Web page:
12 small engravings (58/60 x 42/44 mm.) of well-dressed couples engaged in courtly dances, all signed with the MT monogram (one with monogram partly effaced), most numbered, fine, dark impressions, trimmed to borders, a few with hairline margins (nos. 1, 7, 9, 10, 12), tipped to three leaves in an album, within neat pen-and ink borders, with tissue guards. No.  with possible small restoration in upper blank margin. Modern red morocco gilt, spine gold-tooled and lettered “Martin Treu / Danses de la Renaissance.” Provenance: Friedrich August II, King of Saxony(?): the upper edge of what appears to be his smaller inkstamped mark visible at the foot of most of the engravings (cf. Lugt 170-171, noting that the second sale of duplicates from the collection, held in 1900, included “les petits-maîtres allemands”); “MD,” leather bookplate. ***
A rare suite of Renaissance dance engravings, the first depicting a pair of musicians playing a flute and drum, the rest showing prosperous couples engaged in courtly dances. Included are three engravings not recorded by Hollstein but clearly part of the series.
The name Martin Treu was first associated with the monogrammist MT, active ca. 1540-1543, by J. F. Christ in his Dictionnaire des Monogrammes (1750). Although no evidence has emerged for this identification, the name has stuck. This artist belonged to the second generation of “Little Masters,” a picturesque term for several engravers who produced minuscule prints, from the size of a postage card to that of a playing card. Our artist was of the generation succeeding the most famous representatives of this school, Sebald and Barthel Beham and Georg Pencz; his work has been compared to that of Heinrich Aldegrever, active in Westphalia.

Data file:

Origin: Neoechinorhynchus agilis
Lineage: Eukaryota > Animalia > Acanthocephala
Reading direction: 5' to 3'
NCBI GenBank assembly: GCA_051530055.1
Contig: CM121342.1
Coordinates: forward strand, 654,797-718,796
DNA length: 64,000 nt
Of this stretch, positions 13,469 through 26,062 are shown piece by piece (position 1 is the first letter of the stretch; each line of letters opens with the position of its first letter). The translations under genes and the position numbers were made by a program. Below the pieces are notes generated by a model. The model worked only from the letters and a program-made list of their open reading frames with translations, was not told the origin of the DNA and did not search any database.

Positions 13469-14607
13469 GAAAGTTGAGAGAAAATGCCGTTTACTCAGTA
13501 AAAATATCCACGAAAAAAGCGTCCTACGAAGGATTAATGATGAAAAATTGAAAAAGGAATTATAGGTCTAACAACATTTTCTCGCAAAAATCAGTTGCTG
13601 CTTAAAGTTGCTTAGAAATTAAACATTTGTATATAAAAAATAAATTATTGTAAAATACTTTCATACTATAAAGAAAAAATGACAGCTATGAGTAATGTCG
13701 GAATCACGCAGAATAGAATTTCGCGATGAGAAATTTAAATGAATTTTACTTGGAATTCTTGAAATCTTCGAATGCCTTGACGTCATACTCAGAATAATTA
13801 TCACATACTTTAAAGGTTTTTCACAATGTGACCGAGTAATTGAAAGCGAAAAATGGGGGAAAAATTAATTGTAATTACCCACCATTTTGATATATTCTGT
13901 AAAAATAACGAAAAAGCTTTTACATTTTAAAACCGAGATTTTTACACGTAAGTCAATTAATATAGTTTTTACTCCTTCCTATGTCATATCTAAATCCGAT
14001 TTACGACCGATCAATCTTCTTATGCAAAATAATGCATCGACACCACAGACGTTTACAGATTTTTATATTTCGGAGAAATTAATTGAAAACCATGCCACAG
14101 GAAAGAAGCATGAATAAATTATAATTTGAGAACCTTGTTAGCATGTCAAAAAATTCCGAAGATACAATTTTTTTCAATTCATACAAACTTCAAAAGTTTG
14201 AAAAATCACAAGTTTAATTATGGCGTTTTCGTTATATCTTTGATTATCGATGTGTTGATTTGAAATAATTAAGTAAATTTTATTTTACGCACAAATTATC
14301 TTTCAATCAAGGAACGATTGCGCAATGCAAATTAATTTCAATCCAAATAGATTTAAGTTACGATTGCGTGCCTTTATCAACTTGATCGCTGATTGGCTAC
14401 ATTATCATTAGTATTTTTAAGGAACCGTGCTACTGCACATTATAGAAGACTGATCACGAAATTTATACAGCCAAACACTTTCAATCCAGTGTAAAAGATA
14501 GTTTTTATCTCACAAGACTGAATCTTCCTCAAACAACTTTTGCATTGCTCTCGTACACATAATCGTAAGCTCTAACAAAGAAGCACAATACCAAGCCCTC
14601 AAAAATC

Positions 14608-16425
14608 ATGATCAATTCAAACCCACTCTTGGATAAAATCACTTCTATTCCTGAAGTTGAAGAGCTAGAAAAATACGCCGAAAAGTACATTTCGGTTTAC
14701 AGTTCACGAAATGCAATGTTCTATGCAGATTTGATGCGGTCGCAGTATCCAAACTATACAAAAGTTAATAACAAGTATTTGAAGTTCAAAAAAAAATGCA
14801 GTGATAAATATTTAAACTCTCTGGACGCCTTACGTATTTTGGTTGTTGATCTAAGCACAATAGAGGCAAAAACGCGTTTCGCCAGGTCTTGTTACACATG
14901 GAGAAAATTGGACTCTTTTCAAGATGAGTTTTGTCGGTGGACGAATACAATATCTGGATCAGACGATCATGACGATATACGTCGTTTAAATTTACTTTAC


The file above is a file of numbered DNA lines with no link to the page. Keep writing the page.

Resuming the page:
This series of well-dressed couples dancing demurely (several appear to be standing still) contrasts markedly with a complementary set of engravings, ascribed to the same Master MT (though stylistically rather different), showing 12 peasant couples dancing rowdily (Hollstein, Treu 26-36).
Here we see women in high-waisted and low-bodiced gowns, with long waist-ribbons, translucent cambrics covering their bosoms, and double or triple-puffed long sleeves, wearing caps or coifs, one with a feathered hat, and necklaces. Some lift outer skirts bearing short trains, a few hold flowers, and one (no. 4), appears to be pregnant. Their partners are exuberantly dressed, showing no signs of the Protestant sobriety that was to influence men’s fashion by the middle of the century. They wear doublets, pleated knee-length breeches, ornate sleeves, and delicate dancing-shoes; some wear cloaks or capes, and most sport caps, though several are bare-headed. All but one carry swords at their waists. Only one gentleman lifts a leg more than an inch off the ground. Most look intent on the dance (although one tries to snatch a kiss). These are serious people.
Hollstein records 12 engravings, numbered 1 to 14, with no numbers 9 or 11 (a plate numbered 15, Hollstein 26, is actually part of the peasant dance series). Three of our engravings are not in Hollstein, and absent from this set are Hollstein nos. 20, 23 and 25. Three others represent unrecorded states.
1, dated 1543: Hollstein 14 (only state)
2, 1543: Hollstein 15 (only state)
3, 1543: Hollstein 16 (only state)
4, 1541: Hollstein 17, state 2
5, 1543: Hollstein 18, state 1
6, no date: Hollstein 24, unrecorded state, with the date deleted, and the number 6 incompletely rubbed out.
 unnumbered, 1542: not in Hollstein
8, 1543: Hollstein 21, state 2
, 1542: Hollstein 19, unrecorded state without numbering
, unnumbered, 1542: Not in Hollstein
, 1542: Hollstein 22, unrecorded state without numbering
1, the 2 of the number added in early ink, 1542: Not in Hollstein
I locate no copies in American museums or libraries. Hollstein, German Engravings, Etchings and Woodcuts 1400-1700, vol. XCV (2019), Treu no. 14-25 (but see above); Bartsch, Le Peintre Graveur IX: 68-78; Nagler, Künstler Lexikon 19: 74-78. Item #4186